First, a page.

Triggs rebounds as A's halt 10-game losing streak to Astros

HOUSTON — Andrew Triggs keeps checking off all the right boxes in his first season as a major league starting pitcher.

Coming into the year, manager Bob Melvin said the right-hander’s biggest challenge would be retiring lefty hitters. He’s done that splendidly.

On Saturday, the A’s needed to see if Triggs could bounce back after his first rough outing of 2017. He responded with the best of his 11 career starts, holding a potent Astros lineup off the scoreboard for seven innings as the A’s registered a 2-1 victory that snapped their five-game losing streak.

The effective cutter that eluded Triggs when he lost to the Mariners last Sunday was back. Houston’s hitters waved helplessly at the pitch and began their walk back to the dugout all in the same motion, as Triggs rang up a career-high nine strikeouts. His seven innings also were a career high for the 28-year-old.

“We’re not really swinging the bats right now,” Melvin said. “We score two runs and we’re facing a lineup that you expect to score a bunch of runs. So to pitch as well as he did and go through the lineup three times, give us seven innings of work, is pretty good.

“He had the one off-outing, and every outing (besides that) has been pretty spotless.”

Triggs, whose 1.84 ERA ranks seventh in the American League, doesn’t blow people away with his fastball. He throws from a three-quarters arm slot that suggests it might be easy for left-handed hitters to pick up the ball out of his hand. Last season, the batting average, on-base percentage and slugging percentage were all roughly 40 to 50 points higher for lefties than for righties off Triggs.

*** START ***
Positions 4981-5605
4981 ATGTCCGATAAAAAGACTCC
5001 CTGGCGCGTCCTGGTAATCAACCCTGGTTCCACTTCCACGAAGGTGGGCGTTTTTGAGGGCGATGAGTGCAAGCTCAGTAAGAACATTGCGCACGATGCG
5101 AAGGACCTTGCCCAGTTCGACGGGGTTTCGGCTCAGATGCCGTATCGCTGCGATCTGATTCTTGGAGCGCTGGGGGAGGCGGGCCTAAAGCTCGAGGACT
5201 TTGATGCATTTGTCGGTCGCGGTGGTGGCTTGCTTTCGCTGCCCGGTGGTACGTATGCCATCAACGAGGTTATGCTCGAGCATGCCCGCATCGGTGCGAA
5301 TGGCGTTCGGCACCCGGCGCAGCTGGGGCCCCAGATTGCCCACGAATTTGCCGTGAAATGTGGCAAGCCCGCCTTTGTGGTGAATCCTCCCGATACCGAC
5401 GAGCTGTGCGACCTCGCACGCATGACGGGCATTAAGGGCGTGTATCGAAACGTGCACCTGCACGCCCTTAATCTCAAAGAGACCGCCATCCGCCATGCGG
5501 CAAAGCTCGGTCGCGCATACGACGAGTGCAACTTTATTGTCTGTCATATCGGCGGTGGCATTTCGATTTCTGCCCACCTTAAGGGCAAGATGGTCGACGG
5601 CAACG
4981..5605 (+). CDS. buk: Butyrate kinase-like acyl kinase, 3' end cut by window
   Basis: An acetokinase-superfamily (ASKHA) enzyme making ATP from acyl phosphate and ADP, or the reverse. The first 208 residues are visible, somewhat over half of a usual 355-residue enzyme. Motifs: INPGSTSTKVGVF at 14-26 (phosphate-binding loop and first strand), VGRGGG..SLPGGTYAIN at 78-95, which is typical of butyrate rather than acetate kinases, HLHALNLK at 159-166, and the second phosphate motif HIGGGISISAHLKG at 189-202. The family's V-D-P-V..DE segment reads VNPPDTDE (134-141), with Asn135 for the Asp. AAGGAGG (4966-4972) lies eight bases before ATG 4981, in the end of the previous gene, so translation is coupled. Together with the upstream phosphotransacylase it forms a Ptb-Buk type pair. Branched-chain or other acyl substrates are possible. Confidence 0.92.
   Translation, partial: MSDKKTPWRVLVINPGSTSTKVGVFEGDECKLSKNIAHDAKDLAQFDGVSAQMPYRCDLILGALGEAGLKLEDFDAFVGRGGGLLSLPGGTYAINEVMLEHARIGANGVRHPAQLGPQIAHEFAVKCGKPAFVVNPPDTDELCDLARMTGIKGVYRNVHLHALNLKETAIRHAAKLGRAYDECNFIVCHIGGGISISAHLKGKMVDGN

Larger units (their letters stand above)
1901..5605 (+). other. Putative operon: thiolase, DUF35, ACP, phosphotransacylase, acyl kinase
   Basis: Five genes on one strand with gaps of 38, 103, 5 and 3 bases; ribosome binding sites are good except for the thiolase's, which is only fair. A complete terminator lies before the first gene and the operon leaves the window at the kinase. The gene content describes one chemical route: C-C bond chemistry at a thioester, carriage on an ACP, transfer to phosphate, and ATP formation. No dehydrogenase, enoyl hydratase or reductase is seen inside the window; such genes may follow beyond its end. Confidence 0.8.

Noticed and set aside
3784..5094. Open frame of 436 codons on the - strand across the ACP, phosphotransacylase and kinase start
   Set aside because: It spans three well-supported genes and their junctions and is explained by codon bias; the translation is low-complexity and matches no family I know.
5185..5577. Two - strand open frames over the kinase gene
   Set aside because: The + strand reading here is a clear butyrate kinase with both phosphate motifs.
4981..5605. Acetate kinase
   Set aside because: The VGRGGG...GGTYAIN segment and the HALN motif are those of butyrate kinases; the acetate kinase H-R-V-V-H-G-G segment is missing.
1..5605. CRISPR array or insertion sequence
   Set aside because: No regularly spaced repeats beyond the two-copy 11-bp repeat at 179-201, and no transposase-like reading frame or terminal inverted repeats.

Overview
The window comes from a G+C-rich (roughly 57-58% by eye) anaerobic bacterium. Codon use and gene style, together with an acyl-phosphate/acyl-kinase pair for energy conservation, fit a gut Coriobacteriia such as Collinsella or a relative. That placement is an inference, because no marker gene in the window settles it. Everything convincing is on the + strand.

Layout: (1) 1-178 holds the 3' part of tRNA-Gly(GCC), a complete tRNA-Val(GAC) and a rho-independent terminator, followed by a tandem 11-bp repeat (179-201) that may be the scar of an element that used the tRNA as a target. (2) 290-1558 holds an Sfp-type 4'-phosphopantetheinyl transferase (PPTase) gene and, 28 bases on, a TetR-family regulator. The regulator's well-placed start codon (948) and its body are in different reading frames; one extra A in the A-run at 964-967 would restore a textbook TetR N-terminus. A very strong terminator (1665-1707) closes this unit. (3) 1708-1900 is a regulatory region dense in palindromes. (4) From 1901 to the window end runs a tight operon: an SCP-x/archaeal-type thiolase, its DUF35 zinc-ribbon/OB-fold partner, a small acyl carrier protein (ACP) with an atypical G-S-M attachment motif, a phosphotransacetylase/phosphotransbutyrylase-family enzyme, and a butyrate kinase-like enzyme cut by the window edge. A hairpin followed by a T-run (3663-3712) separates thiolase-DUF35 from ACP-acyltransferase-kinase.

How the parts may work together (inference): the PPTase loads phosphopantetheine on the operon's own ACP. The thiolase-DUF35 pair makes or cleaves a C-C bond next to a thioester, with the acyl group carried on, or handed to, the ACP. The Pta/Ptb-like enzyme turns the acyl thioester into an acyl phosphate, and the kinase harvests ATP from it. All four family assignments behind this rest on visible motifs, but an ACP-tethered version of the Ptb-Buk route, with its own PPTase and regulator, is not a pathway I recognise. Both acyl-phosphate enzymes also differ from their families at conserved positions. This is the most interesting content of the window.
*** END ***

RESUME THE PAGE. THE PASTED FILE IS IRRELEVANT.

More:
All he’s done coming out of the gate this season is hold lefties to an .087 batting average (4-for-46). Another revealing stat: Opposing cleanup hitters are 0-for-14 off him.

Triggs credited catchers Stephen Vogt, Josh Phegley and, when he’s been up with the big club, Bruce Maxwell for their expertise in calling pitches against lefties.

“They’ve done such a good job keeping the sequences unpredictable,” he said. “You command pitches, you’re gonna get guys out. I know the stereotype is when you throw from the angle that I do, you’re gonna struggle with lefties. I’ve been aware, at least of that profile, for a while. I’ve worked on it quite a bit.”

Triggs had his entire repertoire working Saturday, according to Vogt.

“He was keeping them off-balance. Even when it seemed they were starting to sit on his slider, he starts sneaking some heaters by them. He was outstanding.”

But he had help. First baseman Yonder Alonso made a terrific leaping grab of Josh Reddick’s liner in the fifth that might have gone for extra bases. An inning before that, Jaff Decker made an on-the-money throw to third from deep right field to nail Carlos Beltran tagging up on a fly ball.

“He’s got a good arm so don’t sleep on him at all,” Triggs said.

Given how their month has gone, it’s no surprise the A’s got both their runs on homers. They’ve gone deep 31 times in April, their most homers in the month since they clubbed 34 in 2006. Lowrie, who’s spent two stints with the Astros and owns an offseason home in Houston, went deep to right to give the A’s a 1-0 lead. Khris Davis mashed his 10th homer in the eighth for what wound up being an important insurance run when Jose Altuve followed with a homer off Sean Doolittle.

Davis’ teammates by now are accustomed to seeing the left fielder flaunt his opposite-field power. He’s hit three homers this series, all to straightaway right or right-center.

Said Lowrie: “I think at this point it’s fair to call it special.”